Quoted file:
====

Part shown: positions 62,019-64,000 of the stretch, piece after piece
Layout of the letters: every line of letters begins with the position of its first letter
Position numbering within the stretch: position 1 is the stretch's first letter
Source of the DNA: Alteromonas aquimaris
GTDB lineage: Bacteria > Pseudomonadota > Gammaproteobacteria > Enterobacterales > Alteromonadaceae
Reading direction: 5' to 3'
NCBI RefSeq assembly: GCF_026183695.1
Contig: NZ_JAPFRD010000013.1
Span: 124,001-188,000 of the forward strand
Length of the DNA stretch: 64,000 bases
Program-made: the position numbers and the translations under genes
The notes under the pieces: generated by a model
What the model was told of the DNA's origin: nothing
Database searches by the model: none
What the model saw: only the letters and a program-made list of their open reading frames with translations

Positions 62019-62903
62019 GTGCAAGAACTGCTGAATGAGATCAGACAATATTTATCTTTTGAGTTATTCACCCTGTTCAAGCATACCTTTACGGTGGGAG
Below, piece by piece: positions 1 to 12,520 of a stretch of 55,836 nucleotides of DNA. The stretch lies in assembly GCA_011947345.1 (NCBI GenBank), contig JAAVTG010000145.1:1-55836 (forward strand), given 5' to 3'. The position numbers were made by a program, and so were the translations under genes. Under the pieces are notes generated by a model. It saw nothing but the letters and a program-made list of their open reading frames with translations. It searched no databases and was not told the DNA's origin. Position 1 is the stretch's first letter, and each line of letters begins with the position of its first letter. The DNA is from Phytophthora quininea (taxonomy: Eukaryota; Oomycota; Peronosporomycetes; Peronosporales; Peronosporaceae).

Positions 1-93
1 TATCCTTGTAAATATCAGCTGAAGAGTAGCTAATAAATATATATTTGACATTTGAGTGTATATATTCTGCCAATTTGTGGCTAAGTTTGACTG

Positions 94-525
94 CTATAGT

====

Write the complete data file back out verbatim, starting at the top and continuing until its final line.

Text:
Part shown: positions 62,019-64,000 of the stretch, piece after piece
Layout of the letters: every line of letters begins with the position of its first letter
Position numbering within the stretch: position 1 is the stretch's first letter
Source of the DNA: Alteromonas aquimaris
GTDB lineage: Bacteria > Pseudomonadota > Gammaproteobacteria > Enterobacterales > Alteromonadaceae
Reading direction: 5' to 3'
NCBI RefSeq assembly: GCF_026183695.1
Contig: NZ_JAPFRD010000013.1
Span: 124,001-188,000 of the forward strand
Length of the DNA stretch: 64,000 bases
Program-made: the position numbers and the translations under genes
The notes under the pieces: generated by a model
What the model was told of the DNA's origin: nothing
Database searches by the model: none
What the model saw: only the letters and a program-made list of their open reading frames with translations

Positions 62019-62903
62019 GTGCAAGAACTGCTGAATGAGATCAGACAATATTTATCTTTTGAGTTATTCACCCTGTTCAAGCATACCTTTACGGTGGGAG
Below, piece by piece: positions 1 to 12,520 of a stretch of 55,836 nucleotides of DNA. The stretch lies in assembly GCA_011947345.1 (NCBI GenBank), contig JAAVTG010000145.1:1-55836 (forward strand), given 5' to 3'. The position numbers were made by a program, and so were the translations under genes. Under the pieces are notes generated by a model. It saw nothing but the letters and a program-made list of their open reading frames with translations. It searched no databases and was not told the DNA's origin. Position 1 is the stretch's first letter, and each line of letters begins with the position of its first letter. The DNA is from Phytophthora quininea (taxonomy: Eukaryota; Oomycota; Peronosporomycetes; Peronosporales; Peronosporaceae).

Positions 1-93
1 TATCCTTGTAAATATCAGCTGAAGAGTAGCTAATAAATATATATTTGACATTTGAGTGTATATATTCTGCCAATTTGTGGCTAAGTTTGACTG

Positions 94-525
94 CTATAGT